Dr. Garcia is responsible for “some of the most creative student engagement projects at UNO. Her productivity is staggering.” Dr. Lourdes Gouveia, Director, Office of Latino/Latin American Studies.
“Dr. Garcia came to me with her dream to create an opportunity for senior citizens, whose first language
is Spanish, to be provided with an opportunity to visit Joslyn and connect with the beautiful artworks.
Students visited the Museum twice, and under Dr. Garcia’s leadership, researched artworks, and prepared
themselves to have conversations about the art, in Spanish, to native speakers. The mood of the Museum
was beautiful as I observed this intergenerational experience unfold.” Laura Huntimer, Interpretive Media
Manager, Joslyn Art Museum
Jonathan Benjamin-Alvarado, Ph.D., Political Science
College of Arts and Sciences Excellence in Service Award
“When service learning began in earnest at UNO in 1997, Dr. Alvarado was at the forefront of faculty
incorporating this pedagogy into their teaching strategies. Since then Jonathan has served as a mentor to
many UNO faculty members. . . . Jonathan’s service to the community has also been a tremendous asset
to the Service Learning Academy. . . especially in south Omaha, . . . he has earned the respect and regard
of key community leaders. I am tremendously grateful to Jonathan for being so willing to share these
relationships with us.” Dr. Paul Sather, Director, Service Learning Academy
Lisabeth Buchelt, Ph.D., English
College of Arts and Sciences Alumni Outstanding Teaching Award
“Her passion for Celtic literatures ignited interest in her students, whose excitement clearly manifested in
class discussions. . . Such an interest in the medieval Celts was ignited in me, and they are now the focus
of my graduate studies at UNL. . . she remained my scholastic mentor. . . generously reading drafts of my
research papers, and guiding my research toward important and relevant texts. Her generosity, enthusiasm,
and vast knowledge of her discipline make Dr. Buchelt an excellent candidate for the College of Arts and
Sciences Teaching Award.” Esther Ward, former student
Carson Holloway, Ph.D., Political Science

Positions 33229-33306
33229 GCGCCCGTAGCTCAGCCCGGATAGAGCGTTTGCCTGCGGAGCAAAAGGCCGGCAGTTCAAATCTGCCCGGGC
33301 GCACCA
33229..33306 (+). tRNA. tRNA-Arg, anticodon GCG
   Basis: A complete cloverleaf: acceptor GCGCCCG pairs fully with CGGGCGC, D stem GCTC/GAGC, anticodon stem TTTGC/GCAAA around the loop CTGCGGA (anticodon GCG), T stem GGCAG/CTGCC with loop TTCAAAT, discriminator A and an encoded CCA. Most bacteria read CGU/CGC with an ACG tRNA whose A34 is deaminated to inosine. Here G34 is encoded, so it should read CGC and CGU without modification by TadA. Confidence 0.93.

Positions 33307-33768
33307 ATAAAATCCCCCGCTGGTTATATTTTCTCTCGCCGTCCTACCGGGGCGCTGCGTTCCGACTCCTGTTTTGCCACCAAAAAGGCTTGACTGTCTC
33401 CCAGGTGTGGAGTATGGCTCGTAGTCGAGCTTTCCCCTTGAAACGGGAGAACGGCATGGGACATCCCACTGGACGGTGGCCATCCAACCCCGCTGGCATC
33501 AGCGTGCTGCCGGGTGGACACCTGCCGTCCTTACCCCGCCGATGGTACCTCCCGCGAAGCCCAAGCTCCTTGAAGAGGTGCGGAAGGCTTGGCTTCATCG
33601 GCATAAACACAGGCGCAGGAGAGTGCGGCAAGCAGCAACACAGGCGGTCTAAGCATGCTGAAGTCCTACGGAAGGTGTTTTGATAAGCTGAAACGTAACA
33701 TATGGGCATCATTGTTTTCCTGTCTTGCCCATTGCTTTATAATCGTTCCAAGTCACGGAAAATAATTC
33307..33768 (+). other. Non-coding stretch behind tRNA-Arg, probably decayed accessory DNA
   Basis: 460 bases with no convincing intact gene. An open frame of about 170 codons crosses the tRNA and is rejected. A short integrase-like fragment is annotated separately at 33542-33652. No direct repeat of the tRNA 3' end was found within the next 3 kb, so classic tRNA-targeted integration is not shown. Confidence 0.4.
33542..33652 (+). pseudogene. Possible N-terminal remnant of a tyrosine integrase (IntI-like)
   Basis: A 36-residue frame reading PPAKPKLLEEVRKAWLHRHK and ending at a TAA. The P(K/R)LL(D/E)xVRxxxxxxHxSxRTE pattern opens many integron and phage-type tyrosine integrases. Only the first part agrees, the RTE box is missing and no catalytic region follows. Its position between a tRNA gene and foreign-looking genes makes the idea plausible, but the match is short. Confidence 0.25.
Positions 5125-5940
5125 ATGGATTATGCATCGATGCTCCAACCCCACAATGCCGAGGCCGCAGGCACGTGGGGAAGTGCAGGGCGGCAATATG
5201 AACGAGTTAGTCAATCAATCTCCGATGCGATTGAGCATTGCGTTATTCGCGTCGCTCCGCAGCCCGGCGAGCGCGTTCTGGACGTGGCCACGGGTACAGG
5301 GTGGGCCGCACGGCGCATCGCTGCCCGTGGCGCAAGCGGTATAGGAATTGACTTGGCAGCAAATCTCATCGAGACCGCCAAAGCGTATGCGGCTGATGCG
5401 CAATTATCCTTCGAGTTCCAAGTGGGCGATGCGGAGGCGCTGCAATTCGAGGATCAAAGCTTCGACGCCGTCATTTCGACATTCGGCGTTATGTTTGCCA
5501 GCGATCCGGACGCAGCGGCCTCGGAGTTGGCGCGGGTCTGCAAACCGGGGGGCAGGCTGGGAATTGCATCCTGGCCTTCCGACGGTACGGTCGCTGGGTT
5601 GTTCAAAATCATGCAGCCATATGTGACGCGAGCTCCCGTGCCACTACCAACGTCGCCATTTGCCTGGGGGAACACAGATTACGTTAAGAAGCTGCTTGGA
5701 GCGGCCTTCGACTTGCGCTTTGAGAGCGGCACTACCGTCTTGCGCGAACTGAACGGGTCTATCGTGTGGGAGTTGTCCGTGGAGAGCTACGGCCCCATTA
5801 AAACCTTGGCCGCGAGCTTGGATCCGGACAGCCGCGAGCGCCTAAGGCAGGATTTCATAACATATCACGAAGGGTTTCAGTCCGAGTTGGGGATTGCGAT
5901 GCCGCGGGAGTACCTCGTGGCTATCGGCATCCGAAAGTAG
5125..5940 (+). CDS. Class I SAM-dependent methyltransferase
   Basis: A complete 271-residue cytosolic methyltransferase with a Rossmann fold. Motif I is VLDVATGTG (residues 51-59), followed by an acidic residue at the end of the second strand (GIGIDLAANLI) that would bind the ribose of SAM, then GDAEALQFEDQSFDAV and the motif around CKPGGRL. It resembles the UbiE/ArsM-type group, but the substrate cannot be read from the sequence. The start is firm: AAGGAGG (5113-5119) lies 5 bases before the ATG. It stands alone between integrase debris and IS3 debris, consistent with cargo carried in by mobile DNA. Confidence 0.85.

College of Arts and Sciences Alumni Outstanding Teaching Award
“A bright, well-reasoned, and highly motivated professor who has an uncanny ability to meet students at
their level. His patience and temperament in the classroom are complemented by his humility and amazing intellect. Most importantly, his teaching style is learner-focused . . . .He cares about his students and
always has time for them. He wants to ensure they not only master the material, but also develop critical
thinking skills and analytical abilities.” Matthew Ream, former student
Roni Reiter-Palmon, Ph.D., Psychology
College of Arts and Science Excellence in Research Award
Dr. Reiter-Palmon is one of the “superstars” in the field of creativity, and she’s only getting better. She’s
the kind of scholar and leader who raises the quality and production of everyone around her. Her most
recent work (such as that exploring negative creativity, or her work on divergent thinking assessment) is
powerful and exciting.” Dr. James C. Kaufman, Director, Learning Research Institute, California State
University, San Bernadino.
A&S a newsletter from the College of Arts and Sciences
Faculty Awards (continued)
Mary Rita Dennison, Mathematics
College of Arts and Sciences Excellence in Teaching Award for Full-time
Instructors and Lecturers
“I especially appreciate Mary Dennison’s enthusiasm in trying to engage
students in critical thinking and conversation without fear of retaliation, and
while she emphasizes teamwork, she,
similarly, encourages independence and
self-reliance. It is apparent Mary Dennison intends to inspire an environment
with impartiality, passion, reflection, collaboration, energy, and last but not least,
for those times of overwhelming frustration, humor.” Katie Hill, former student
Karen Murch-Shafer, Biology
College of Arts and Sciences Excellence in Teaching Award for Full-time
Instructors and Lecturers
“I was scheduled to give a presentation on my research and I was terrified.
She assured me that I would do great and
she spent hours working with me. She
taught me skills on how to present but
most of all she taught me to believe in
myself. When the day came to give the
presentation I was prepared and she was
there for me. It turned out to be one of
the most empowering experiences in
my life. Dr. Murch-Shafer is a brilliant
woman with a plethora of knowledge in
her field. As a teacher she is helpful, approachable, knowledgeable, challenging
and by far one of the best I have had at
Scarlet Heim, former student
Victor Medina, Foreign Languages
College of Arts and Sciences Excellence in Teaching Award for Part-time
“Profe Medina is the best professor
that I have had in my 5 years of college.
His passion for the Spanish language is
contagious in his classroom. He makes
his class both challenging and fun at the
same time and is easily approachable
when any student has a question. . . .He
is the first professor I suggest when any
student mentions having to take a foreign
language. His influence will be one that